Cron is the name of a program that enables the system to execute certain commands or scripts automatically a predetermined specified time/date.
In UNIX, Linux, FreeBSD, and other similar operating systems a crontab file contains instructions to the cron daemon of the general form: ``run this command at this time on this date''. Each user has their own crontab, and commands in any given crontab will be executed as the user who owns the crontab.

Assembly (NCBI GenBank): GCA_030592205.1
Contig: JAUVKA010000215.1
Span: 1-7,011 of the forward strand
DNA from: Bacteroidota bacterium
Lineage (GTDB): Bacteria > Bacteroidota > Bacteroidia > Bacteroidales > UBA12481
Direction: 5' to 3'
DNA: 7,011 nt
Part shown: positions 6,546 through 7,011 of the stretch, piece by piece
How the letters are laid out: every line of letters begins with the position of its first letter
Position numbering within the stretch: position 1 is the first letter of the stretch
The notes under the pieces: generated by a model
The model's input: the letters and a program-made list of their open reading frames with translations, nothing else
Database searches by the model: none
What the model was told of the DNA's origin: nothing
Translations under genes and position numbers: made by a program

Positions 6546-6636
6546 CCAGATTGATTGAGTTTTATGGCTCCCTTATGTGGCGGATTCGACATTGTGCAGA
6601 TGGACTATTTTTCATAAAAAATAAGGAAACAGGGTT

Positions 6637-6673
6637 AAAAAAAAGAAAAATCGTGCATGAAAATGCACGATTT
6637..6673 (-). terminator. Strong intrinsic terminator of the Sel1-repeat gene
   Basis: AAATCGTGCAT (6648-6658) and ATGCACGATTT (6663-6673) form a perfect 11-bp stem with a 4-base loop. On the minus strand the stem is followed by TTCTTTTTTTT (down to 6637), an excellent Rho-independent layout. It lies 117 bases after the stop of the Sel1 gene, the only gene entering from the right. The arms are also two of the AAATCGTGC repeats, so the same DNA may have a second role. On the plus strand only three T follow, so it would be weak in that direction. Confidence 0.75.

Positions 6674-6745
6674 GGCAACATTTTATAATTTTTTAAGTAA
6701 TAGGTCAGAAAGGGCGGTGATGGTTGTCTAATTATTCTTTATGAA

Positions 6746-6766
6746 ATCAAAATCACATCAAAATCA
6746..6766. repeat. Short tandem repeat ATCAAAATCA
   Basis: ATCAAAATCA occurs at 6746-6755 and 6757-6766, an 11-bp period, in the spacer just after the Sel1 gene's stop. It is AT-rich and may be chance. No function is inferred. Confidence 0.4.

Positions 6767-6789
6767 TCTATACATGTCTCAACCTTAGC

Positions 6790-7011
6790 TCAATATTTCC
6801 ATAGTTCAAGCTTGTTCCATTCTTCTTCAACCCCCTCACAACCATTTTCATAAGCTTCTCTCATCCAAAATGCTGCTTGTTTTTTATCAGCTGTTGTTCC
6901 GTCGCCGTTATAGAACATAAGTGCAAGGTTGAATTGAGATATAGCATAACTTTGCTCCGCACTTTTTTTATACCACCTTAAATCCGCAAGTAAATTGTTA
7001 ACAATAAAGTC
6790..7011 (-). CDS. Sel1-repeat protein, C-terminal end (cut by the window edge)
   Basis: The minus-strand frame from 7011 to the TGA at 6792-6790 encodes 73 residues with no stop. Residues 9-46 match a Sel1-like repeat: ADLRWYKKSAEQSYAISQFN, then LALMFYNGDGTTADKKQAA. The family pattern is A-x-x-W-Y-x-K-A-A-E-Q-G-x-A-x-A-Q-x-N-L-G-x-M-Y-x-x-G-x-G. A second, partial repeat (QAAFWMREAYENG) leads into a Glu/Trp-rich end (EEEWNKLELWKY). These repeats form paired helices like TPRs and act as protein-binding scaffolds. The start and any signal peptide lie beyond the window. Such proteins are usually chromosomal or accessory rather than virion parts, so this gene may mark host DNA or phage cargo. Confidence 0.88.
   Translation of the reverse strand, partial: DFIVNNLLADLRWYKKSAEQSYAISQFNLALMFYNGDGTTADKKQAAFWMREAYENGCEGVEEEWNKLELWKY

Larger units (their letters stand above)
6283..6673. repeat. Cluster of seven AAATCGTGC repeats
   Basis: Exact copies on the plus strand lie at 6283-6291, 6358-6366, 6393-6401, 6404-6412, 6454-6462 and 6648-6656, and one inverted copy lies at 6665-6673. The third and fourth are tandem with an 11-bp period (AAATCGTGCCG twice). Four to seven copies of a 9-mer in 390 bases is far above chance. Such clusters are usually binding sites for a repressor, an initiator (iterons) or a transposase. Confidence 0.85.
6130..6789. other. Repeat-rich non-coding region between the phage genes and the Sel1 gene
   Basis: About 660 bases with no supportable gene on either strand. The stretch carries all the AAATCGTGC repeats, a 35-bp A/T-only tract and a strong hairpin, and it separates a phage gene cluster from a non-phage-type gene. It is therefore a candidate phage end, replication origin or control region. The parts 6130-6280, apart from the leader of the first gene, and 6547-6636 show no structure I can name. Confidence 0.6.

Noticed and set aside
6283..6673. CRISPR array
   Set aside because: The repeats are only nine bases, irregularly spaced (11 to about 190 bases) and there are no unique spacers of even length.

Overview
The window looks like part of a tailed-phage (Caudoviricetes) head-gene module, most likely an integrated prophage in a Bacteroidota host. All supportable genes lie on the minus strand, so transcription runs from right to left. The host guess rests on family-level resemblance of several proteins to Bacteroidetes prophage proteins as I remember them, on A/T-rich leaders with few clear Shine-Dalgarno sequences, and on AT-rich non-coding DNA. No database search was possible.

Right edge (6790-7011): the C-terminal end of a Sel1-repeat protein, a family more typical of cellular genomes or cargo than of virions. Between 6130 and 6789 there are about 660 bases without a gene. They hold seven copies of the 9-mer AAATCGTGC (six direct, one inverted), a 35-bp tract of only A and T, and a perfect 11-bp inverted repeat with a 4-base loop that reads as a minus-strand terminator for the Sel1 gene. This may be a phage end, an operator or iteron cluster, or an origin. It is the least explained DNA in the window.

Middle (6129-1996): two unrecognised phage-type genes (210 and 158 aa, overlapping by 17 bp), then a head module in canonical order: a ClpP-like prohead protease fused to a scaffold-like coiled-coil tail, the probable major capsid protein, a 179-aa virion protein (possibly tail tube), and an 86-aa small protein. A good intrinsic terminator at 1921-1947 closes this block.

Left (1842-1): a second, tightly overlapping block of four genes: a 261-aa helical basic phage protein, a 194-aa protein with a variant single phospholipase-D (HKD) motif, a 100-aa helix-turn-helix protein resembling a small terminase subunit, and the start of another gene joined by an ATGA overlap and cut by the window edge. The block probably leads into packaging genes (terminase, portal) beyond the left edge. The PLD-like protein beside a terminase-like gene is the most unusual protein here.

In FreeBSD the cron utility searches /var/cron/tabs for crontab files which are named after accounts in /etc/passwd; crontabs found are loaded into memory. The cron utility also searches for /etc/crontab which is in a different format. The cron utility then wakes up every minute, examining all stored crontabs, checking each command to see if it should be run in the current minute. When executing commands, any output is mailed to the owner of the crontab (or to the user named in the MAILTO environment variable in the crontab, if such exists).